Bienvenu Steinberg & J is pleased to present The Sister Papers, Sergio Sister’s fifth exhibition in New York. The show delves into Sister's extensive career with roots in abstraction and permutations of the ready-made. Sister's work can be viewed in the continuity of 1960’s American minimalism, European Arte Povera and the Brazilian Neo-Concrete movement. The exhibition will highlight a selection of paintings on paper from the late 1980s to today shown for the first time, and key works from different eras: one of the very first Caixas alongside a contemporary one, and a Pontalete (post).
The Caixas (or Caixinas) result from the artist's fortuitous encounter with a pile of discarded fruit boxes in a corner of his garage, in 1996. The found objects became the precarious supports for an ongoing painting investigation into color, space and light. In 2009, as wooden crates were gradually being replaced in Brazil by plastic ones, Sister commissioned a carpenter to replicate the structures out of denser wood. He then proceeded to alter their architecture, adding or removing painted and raw planks. The Caixas form a small ecosystem, in which the permutations of colors and shapes create endless visual possibilities or what the artist himself describes as "a coexistence of solidarity, with more differentiation and complexity." The Caixa embody the memories of the multicolored fruits they once housed.
Also resembling empty frames or stretchers of a larger scale, the Pontaletes are propped against the wall, they suggest passage and transition: windows, doorways, shipping containers. Pontalete #16, 2012, made of canvases stretched around aluminum posts, is reminiscent of a game of pick-up-sticks. The posts interconnect within a skillful play of tonal juxtapositions.
“I do not use circles because circumferences close unto themselves. Rectangles favor the constitution of bodies, in my case, of bodies of color” (Sergio Sister)
In Sister’s paintings, forms define an attitude, they reveal a character. The circumference - always looking onto itself - is too selfish but the rectangle opens the field for a dialogue, it expands, duplicates and stretches into a rhythm of vibrations and silences. Sister approaches color in the same way that he confers geometry and personality. Just like a humidity indicator card changes color with the level of moisture, Sister demands his colors to carry out a main function: to capture and reveal the most fleeting emotions.
"Painting on paper has been for me a way of free experimentation. I started using Kozo, a very sensitive and resilient mulberry paper, in the late 1980s. An artist friend of mine was coming back from Japan and gifted a bunch of it to me. Kozo is very thin and light, but it can handle the weight of oil, wax or mica paint, and it has great archival qualities. Mira Schendel has used it for one of the most beautiful series in art history."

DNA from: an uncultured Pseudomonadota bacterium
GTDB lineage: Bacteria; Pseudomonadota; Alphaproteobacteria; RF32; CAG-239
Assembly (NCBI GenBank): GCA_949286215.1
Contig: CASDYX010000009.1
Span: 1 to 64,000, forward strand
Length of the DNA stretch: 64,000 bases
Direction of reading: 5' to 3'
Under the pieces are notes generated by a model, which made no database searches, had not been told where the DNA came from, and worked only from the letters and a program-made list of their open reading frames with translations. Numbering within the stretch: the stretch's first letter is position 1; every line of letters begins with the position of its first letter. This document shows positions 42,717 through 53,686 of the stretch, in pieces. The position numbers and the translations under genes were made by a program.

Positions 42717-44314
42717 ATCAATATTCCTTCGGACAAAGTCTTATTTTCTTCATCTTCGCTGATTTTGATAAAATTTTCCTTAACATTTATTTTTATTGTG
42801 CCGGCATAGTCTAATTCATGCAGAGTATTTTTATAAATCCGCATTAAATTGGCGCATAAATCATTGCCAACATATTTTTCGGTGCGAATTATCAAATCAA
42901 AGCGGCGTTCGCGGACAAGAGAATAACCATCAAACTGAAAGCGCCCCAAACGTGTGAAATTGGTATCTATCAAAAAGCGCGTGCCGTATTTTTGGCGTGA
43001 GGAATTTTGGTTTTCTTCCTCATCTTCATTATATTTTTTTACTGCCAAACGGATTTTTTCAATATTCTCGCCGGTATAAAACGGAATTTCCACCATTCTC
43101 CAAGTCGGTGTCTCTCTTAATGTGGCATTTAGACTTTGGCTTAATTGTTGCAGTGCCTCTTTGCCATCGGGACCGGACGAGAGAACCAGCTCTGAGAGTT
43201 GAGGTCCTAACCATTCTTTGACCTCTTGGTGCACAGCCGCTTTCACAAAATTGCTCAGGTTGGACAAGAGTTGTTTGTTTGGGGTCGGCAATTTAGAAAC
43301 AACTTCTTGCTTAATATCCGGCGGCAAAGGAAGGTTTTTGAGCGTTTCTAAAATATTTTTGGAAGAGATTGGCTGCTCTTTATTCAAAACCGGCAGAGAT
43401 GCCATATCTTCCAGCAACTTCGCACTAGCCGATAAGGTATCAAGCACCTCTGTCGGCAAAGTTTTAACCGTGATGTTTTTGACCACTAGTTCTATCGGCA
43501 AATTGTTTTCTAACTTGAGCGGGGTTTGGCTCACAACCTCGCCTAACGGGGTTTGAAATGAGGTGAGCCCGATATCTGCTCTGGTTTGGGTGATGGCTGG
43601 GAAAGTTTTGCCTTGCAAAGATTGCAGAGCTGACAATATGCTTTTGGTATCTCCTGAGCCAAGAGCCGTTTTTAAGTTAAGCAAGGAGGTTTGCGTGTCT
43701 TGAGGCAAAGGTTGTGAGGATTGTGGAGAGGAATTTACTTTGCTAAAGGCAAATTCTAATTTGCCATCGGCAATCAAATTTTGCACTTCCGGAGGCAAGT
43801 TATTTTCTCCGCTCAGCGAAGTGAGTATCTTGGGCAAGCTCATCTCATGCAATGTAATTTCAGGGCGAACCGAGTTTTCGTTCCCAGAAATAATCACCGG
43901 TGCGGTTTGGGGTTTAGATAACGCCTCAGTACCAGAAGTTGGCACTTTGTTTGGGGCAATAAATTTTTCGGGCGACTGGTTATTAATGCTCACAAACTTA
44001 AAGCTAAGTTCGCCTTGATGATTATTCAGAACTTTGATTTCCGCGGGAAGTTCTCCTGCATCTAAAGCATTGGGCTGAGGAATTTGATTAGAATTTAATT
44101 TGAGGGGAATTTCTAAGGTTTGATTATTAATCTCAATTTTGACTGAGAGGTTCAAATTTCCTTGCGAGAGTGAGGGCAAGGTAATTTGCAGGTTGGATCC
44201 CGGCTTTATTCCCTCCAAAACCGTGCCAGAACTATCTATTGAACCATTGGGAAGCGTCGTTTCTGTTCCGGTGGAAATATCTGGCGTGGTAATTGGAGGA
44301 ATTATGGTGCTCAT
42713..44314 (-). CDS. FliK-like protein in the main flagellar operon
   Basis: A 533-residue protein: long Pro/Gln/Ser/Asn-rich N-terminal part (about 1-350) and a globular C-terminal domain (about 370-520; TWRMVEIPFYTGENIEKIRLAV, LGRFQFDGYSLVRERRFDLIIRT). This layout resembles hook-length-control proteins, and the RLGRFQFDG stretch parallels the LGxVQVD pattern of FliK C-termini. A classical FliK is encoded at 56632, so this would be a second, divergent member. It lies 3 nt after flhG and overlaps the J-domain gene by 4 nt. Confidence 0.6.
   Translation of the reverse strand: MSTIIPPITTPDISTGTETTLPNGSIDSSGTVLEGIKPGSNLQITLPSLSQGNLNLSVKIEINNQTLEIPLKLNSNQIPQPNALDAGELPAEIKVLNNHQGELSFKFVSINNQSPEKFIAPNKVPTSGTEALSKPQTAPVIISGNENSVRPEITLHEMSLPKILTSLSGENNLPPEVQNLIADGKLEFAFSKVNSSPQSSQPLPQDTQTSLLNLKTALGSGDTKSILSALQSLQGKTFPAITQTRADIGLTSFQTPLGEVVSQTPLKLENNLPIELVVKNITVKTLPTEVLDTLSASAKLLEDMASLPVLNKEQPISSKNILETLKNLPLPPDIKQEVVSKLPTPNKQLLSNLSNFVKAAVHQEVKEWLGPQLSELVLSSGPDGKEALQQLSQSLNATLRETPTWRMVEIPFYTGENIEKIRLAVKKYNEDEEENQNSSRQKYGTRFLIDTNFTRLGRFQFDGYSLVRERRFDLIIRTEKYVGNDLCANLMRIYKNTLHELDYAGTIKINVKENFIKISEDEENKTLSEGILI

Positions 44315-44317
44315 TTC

Color reacts with the paper and expands autonomously changing in tone, temperature and intensity; it quiets down when it outlines a square or a rectangle. It seems to emerge from the paper, seeping onto the surface by osmosis, like coffee passing slowly through a filter or infusing a sugar cube. The separation of the oil and the pigment seems to be a decision made by the paper itself, a contact reaction. The color surfaces from the very depths of the paper; a bit like when one’s cheeks get flushed from joy, laughter or shame, or from the cold outside.
Sister rarely uses colors straight out of the tube, sometimes he adds wax or metal powder and models the paint until the surface absorbs and reflects light simultaneously in minute dislocations. Opaque, sometimes milky, the paintings are paradoxically luminous. "Nothing is easily identifiable. Relationships prove more complicated. The artist seeks a way for delicate materials to coexist in a civil manner despite irreconcilable differences. He achieves that without pacifying or homogenizing them. Amid the sense of harshness and scant rationality that grips society in Brazil and the world, maybe this is all that is needed” (Rodrigo Naves).
Sérgio Sister was born in São Paulo in 1948, where he currently lives and works. In the 1960’s, He studied painting at the Armando Álvares Penteado Foundation, in São Paulo. He undertook graduate studies in social sciences and post-graduate studies in political science at the University of São Paulo. In 1970, he was arrested for militancy against the military regime, was subjected to torture and then detained for 19 months at the Tiradentes Prison in São Paulo. While in jail, Sister attended painting workshops. In 2002, the monograph Sérgio Sister was published by the editions Casa da imagem, with essays by Alberto Tassinari, Lorenzo Mammì and Rodrigo Naves. Sister was featured in the 9th and 25th editions of Bienal de São Paulo, Brazil (1967, 2002). His work has been shown extensively throughout Brazil and Europe and is included in major public collections such as the Museu de Arte Moderna, Sao Paolo; The Pinacoteca do Estado, São Paulo; Museu de Arte Moderna, Rio de Janeiro; Centre Pompidou, Musee national d’art moderne, Paris; Pinault Collection, Paris.